LAS VEGAS (AP) - Intense thunderstorms drenched parts of the Southwest on Tuesday, delaying flights and stranding motorists in the Las Vegas area and flooding two mobile home parks in Southern California.
CEDAR RAPIDS, Iowa (AP) - The founder of an Iowa brokerage has signed a plea agreement with federal prosecutors in which he admits to carrying out a $200 million fraud and embezzlement scheme that bankrupted his company and could result in him spending the rest of his life in prison, prosecutors said Tuesday.
BAKERSFIELD, Calif. (AP) - A landlord has agreed to pay more than $2 million to settle a lawsuit alleging he traded housing benefits for sex and retaliated against women who refused his advances, federal officials said Tuesday.
SAN FRANCISCO (AP) - A mother and daughter charged in a cat hoarding case after authorities say they found 51 cats in their home have pleaded not guilty to animal neglect and cruelty charges.
NEW YORK (AP) - The U.S. government's debt rating could be heading for the "fiscal cliff" along with the federal budget.
CAIRO (AP) - Mainly ultraconservative protesters climbed the walls of the U.S. Embassy in Egypt's capital Tuesday and brought down the American flag, replacing it with a black Islamist flag to protest a U.S.-produced film attacking the Prophet Muhammad. Hours later, armed men in eastern Libya also stormed the US consulate there and set it on fire as anger spread.
WEST BLOOMFIELD TOWNSHIP, Mich. (AP) - A businessman who gunned down a police officer at his suburban Detroit home held authorities at bay for hours with an arsenal of high-powered rifles and other weapons before finally killing himself, officials said Tuesday.
SAN FRANCISCO (AP) - Facebook CEO Mark Zuckerberg hasn't enjoyed seeing his company's stock get pummeled on Wall Street this summer, but he is relishing the opportunity to prove his critics wrong.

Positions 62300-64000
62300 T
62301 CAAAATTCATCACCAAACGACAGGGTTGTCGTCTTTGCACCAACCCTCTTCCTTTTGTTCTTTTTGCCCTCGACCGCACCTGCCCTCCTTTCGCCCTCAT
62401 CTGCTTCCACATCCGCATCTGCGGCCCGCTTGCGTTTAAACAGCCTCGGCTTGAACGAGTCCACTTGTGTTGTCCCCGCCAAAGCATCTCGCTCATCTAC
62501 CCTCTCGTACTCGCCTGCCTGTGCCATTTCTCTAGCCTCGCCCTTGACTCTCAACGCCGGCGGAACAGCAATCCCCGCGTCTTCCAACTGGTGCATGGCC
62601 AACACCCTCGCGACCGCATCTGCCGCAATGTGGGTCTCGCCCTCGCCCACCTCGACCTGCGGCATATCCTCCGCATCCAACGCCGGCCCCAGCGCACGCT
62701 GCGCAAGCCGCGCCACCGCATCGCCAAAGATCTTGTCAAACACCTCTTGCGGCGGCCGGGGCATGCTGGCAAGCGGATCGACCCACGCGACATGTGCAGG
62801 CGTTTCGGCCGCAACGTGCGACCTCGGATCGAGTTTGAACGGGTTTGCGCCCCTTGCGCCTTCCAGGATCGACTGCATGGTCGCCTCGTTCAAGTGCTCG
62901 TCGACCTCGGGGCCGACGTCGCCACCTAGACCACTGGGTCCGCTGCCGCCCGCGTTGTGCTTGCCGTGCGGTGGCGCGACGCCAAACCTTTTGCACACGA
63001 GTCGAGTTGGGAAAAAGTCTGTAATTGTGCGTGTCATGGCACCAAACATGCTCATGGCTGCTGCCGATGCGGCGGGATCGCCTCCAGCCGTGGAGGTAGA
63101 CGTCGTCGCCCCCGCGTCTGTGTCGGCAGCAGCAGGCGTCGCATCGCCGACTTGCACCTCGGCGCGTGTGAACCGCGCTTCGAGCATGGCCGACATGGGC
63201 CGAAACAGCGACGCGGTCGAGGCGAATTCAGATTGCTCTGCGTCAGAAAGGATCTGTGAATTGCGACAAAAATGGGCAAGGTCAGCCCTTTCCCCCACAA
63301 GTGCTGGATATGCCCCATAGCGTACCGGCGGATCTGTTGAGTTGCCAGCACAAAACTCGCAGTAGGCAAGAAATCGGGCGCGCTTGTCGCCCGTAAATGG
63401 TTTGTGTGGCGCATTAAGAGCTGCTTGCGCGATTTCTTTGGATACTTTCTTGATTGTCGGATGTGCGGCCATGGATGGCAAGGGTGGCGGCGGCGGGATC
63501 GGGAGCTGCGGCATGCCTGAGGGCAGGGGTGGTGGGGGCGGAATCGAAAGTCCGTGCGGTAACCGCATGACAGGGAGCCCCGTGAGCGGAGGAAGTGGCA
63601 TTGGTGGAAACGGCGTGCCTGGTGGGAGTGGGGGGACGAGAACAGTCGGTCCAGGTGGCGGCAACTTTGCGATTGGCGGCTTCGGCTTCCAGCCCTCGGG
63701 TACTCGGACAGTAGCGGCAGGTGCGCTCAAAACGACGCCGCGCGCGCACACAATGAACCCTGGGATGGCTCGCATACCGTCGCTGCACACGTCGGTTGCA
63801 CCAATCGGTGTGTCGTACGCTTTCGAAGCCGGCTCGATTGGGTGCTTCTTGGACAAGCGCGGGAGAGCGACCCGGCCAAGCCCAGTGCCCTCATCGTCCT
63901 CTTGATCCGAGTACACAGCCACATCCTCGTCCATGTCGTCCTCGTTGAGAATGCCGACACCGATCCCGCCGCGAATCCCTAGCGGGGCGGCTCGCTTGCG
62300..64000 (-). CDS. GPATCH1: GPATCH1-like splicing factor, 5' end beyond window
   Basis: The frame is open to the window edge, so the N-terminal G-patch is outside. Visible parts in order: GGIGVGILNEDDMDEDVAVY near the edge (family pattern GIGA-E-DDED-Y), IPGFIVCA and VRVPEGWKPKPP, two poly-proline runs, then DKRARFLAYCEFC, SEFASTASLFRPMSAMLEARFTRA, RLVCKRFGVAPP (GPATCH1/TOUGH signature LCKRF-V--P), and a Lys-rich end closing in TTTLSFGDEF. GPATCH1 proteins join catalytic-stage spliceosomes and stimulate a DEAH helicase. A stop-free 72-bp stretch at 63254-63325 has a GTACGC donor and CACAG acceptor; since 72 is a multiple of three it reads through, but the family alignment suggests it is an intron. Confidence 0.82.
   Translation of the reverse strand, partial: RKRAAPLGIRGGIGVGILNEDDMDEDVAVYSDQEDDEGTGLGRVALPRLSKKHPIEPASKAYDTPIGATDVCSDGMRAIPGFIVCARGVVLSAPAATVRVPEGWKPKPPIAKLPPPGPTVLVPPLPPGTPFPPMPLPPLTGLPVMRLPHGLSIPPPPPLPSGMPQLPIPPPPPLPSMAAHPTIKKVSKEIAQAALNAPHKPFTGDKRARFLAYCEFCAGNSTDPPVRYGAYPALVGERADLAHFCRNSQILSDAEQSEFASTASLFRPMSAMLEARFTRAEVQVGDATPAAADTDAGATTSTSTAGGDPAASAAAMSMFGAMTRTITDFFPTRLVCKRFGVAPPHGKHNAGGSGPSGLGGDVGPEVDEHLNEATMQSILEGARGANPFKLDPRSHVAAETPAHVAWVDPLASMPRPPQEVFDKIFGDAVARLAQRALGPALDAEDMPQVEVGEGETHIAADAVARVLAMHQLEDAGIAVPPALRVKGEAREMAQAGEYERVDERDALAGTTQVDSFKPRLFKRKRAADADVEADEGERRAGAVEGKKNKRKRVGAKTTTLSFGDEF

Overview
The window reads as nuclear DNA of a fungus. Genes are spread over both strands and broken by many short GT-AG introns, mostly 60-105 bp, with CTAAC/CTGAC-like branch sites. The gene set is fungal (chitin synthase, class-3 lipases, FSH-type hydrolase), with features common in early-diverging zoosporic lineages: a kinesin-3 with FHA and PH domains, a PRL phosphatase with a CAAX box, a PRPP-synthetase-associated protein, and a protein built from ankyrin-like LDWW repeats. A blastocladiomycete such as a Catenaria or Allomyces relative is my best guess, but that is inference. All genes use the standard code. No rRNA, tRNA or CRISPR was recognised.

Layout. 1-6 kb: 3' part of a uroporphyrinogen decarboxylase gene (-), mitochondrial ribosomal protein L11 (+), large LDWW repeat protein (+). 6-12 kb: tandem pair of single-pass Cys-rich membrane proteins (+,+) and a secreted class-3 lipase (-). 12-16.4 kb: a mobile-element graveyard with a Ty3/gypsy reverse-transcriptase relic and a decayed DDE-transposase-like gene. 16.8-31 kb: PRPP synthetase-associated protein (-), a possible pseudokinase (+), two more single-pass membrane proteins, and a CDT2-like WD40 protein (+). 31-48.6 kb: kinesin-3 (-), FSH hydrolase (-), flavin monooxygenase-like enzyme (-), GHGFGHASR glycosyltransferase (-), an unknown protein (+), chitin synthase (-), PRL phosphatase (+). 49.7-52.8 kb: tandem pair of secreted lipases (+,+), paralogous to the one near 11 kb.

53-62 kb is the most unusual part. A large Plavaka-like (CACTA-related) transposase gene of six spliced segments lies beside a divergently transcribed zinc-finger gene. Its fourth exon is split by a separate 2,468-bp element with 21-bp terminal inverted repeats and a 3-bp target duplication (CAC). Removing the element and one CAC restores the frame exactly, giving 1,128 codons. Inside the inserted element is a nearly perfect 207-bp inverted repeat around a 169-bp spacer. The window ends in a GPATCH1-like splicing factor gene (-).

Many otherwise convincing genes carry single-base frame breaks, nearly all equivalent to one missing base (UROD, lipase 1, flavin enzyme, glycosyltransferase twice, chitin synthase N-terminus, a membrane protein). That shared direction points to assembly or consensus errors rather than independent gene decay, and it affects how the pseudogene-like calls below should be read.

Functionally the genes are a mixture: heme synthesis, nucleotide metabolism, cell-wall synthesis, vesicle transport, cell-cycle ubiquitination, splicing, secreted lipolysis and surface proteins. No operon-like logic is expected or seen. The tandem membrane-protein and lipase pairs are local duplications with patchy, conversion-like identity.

NEW YORK (AP) - In case you haven't heard by now, Apple is unveiling its latest iPhone on Wednesday. That leaves the question: What should you do with your old one?
WASHINGTON (AP) - President Barack Obama and challenger Mitt Romney declared a fleeting truce for partisan digs Tuesday as the nation remembered the 9/11 terrorist attacks, but campaign politics crackled through even their somber observances.
JACKSON, Miss. (AP) - Mississippi regulators are ordering a pair of Arizona companies to pay a record $5.7 million fine for more than 1,000 violations of Mississippi's do-not-call law.
SAN FRANCISCO (AP) - A federal appeals court blocked implementation of San Francisco's cellphone radiation warning law pending the outcome of an industry challenge.
UKIAH, Calif. (AP) - Ukiah police are investigating the theft of a satellite phone and GPS device from an Army National Guard helicopter that had been helping fight the Scotts Fire in Lake County.
GLENDORA, Calif. (AP) - A wildfire in a rugged area of the San Gabriel Mountains northeast of Los Angeles is expected to be fully contained by early Thursday.
LOS ANGELES (AP) - Illegal immigrants in California's largest city could use library cards to open bank accounts and access an array of city services under a plan being considered by city officials.